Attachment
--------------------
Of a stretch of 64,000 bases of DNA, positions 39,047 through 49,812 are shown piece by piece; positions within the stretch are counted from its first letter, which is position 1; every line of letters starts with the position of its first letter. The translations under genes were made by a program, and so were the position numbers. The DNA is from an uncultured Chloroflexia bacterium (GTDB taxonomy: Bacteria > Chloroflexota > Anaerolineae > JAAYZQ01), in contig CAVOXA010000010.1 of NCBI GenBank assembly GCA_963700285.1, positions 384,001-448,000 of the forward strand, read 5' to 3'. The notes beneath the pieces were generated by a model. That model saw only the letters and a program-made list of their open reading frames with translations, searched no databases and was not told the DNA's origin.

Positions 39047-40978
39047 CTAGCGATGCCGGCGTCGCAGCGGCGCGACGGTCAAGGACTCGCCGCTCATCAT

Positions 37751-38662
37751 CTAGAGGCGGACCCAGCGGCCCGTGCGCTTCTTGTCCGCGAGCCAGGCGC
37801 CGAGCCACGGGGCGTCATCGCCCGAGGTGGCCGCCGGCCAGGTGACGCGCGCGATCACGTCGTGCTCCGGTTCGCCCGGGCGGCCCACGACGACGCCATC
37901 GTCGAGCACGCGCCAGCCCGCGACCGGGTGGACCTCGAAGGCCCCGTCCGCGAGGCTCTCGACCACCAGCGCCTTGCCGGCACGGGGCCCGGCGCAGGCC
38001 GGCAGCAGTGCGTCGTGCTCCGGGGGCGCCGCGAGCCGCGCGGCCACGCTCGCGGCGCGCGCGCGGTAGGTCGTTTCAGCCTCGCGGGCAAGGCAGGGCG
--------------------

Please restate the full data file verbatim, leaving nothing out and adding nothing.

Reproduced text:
Of a stretch of 64,000 bases of DNA, positions 39,047 through 49,812 are shown piece by piece; positions within the stretch are counted from its first letter, which is position 1; every line of letters starts with the position of its first letter. The translations under genes were made by a program, and so were the position numbers. The DNA is from an uncultured Chloroflexia bacterium (GTDB taxonomy: Bacteria > Chloroflexota > Anaerolineae > JAAYZQ01), in contig CAVOXA010000010.1 of NCBI GenBank assembly GCA_963700285.1, positions 384,001-448,000 of the forward strand, read 5' to 3'. The notes beneath the pieces were generated by a model. That model saw only the letters and a program-made list of their open reading frames with translations, searched no databases and was not told the DNA's origin.

Positions 39047-40978
39047 CTAGCGATGCCGGCGTCGCAGCGGCGCGACGGTCAAGGACTCGCCGCTCATCAT

Positions 37751-38662
37751 CTAGAGGCGGACCCAGCGGCCCGTGCGCTTCTTGTCCGCGAGCCAGGCGC
37801 CGAGCCACGGGGCGTCATCGCCCGAGGTGGCCGCCGGCCAGGTGACGCGCGCGATCACGTCGTGCTCCGGTTCGCCCGGGCGGCCCACGACGACGCCATC
37901 GTCGAGCACGCGCCAGCCCGCGACCGGGTGGACCTCGAAGGCCCCGTCCGCGAGGCTCTCGACCACCAGCGCCTTGCCGGCACGGGGCCCGGCGCAGGCC
38001 GGCAGCAGTGCGTCGTGCTCCGGGGGCGCCGCGAGCCGCGCGGCCACGCTCGCGGCGCGCGCGCGGTAGGTCGTTTCAGCCTCGCGGGCAAGGCAGGGCG